Photographer’s exhibit, Black and Brown youth reflect on how they feel unwelcome in many spaces
Englewood-based photographer Tonika Johnson’s latest exploration about race and place examines exclusion in the city. Washington High School students also have written an anthology on how they feel like they don’t belong.
You don’t belong here.
For many Black and Brown youth in Chicago, that is the message they receive about showing up in certain spaces or neighborhoods.
It can be an askance public glance or someone dialing police. It can be clutching a purse or a hovering salesperson. It can be ridiculous dress codes or 4 p.m. mall curfews.
Englewood-based photographer Tonika Johnson’s latest artist exploration about race and place examines exclusion in the city. “Belonging: Place, Power, (Im)Possibilities” is a virtual exhibit in partnership with the University of Illinois at Chicago Social Justice Initiative.
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The project captures images and stories of eight Black and one Latinx youth reflecting on a moment in which they realized society’s perception of them — a grim rite of passage for scores of Chicago youth. When David was 14, his white next door neighbor accused him of breaking into her home and called the police. When Lauren and her younger sister were in H-Mart, a Korean supermarket in the West Loop, a security officer questioned them because they looked out of place. When Jason was 12, white mothers on a Hyde Park playground wouldn’t let their children play with him and his brother.
Johnson’s exhibit is now on display at the newly renovated Chicago Justice Gallery, 1344 S. Halsted St. Gallery visits are by appointment only, via email at email@example.com.
The online exhibit displays compelling photos and audio. Johnson’s art has always challenged how we see ourselves in the city. Her Folded Map Project, which she introduced in 2018, visually connects the city’s address twins. She plays on Chicago’s grid system by photographing places such as 6330 N. Paulina St. and 6329 S. Paulina St. The North Side address is a home with front porch furniture and an American flag; the South Side address is a boarded-up two-flat.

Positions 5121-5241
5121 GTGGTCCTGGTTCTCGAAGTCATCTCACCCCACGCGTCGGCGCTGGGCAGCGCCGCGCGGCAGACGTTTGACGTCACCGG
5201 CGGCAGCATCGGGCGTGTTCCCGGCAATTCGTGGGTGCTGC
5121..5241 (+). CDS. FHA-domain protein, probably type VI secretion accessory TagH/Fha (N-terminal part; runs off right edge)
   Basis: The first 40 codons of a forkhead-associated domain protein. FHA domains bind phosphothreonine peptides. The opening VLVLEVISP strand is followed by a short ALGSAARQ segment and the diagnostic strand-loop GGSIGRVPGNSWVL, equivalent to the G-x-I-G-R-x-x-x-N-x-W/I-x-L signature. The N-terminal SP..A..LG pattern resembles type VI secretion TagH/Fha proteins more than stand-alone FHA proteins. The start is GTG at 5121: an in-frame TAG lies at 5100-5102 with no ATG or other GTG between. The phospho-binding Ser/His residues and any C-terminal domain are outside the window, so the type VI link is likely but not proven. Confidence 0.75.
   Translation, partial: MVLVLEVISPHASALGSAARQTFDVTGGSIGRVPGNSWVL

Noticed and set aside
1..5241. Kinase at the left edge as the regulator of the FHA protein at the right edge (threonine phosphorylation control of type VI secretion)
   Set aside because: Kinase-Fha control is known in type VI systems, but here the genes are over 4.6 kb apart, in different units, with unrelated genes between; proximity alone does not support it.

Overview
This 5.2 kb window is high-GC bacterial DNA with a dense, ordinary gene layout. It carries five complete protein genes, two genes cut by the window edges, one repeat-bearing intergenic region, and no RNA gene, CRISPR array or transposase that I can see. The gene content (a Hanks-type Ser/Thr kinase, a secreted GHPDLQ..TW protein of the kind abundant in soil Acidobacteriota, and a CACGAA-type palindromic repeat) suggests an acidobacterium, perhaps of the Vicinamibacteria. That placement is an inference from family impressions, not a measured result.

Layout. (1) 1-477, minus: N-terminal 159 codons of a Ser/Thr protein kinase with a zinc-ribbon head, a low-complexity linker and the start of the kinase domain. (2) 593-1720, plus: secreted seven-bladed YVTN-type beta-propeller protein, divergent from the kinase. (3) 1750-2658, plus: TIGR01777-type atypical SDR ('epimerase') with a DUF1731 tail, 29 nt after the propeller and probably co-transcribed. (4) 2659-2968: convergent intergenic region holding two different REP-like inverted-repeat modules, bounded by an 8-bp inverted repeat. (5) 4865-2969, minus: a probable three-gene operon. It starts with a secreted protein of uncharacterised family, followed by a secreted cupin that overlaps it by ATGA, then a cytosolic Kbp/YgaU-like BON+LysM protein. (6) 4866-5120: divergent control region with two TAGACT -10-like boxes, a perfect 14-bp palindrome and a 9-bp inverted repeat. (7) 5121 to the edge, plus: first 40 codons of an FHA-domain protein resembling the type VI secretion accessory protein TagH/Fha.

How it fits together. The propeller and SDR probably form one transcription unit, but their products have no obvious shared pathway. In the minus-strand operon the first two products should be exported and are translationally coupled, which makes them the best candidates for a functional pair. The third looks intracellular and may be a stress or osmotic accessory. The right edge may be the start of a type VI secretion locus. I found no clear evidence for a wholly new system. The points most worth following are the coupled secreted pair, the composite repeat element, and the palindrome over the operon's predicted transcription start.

In “Belonging,” Johnson points to how unwelcome interactions affect how youth think about justice and — and how they interact with authority. “While Belonging’s portraits of young peoples’ experiences paint a grim picture of hierarchy, surveillance, entitlement and narrow mindedness, it is not a tale of defeat,” Johnson says in her artist statement. “Through their own creative agency, young people of color push back against the politics of racism, exclusion and containment by creating their own ‘free spaces.’ In these spaces they are able to freely express themselves without judgment or sanctions.”
Young people often complain that they don’t have enough spaces to congregate in the city. Adults complain about youth in parks, malls, downtown — wherever. Johnson uses visual art to tap into these sentiments.
And Chicago teenagers are, too, exploring this theme in another project.
In January 2020, I had the opportunity to speak about writing with students at George Washington High School on the Southeast Side. I’m a volunteer with the 826CHI, a nonprofit creative writing program dedicated to amplifying voices of the youth. In a partnership with Washington High School, the students wrote essays in a now-published anthology called “Chaos Comes Naturally: Stories Of Belonging From The Youth of Chicago.”
As I sat in the classroom to help the teenagers think through some of their pieces that winter day, I heard over and over again how they felt like they didn’t belong in Chicago or have enough outlets catered to them. Their articulation in the published anthology is clear and crisp. Veronica writes, “A Chicago where everyone belongs is a stereotype-free city...Teens need to be able to roam free as teens. They shouldn’t have to worry about going downtown and being arrested.” Jessica writes, “A Chicago where anyone belongs would look like a crowd of people in the streets day or night and not being scared of getting attacked by someone.” They love their city. They don’t want to be rejected.
In a forward to the anthology, I wrote that the essay collection is a memo to the city. Listen to young people. Don’t judge how they look and resist projecting negativity on them.
And tell them this: You are welcome here.
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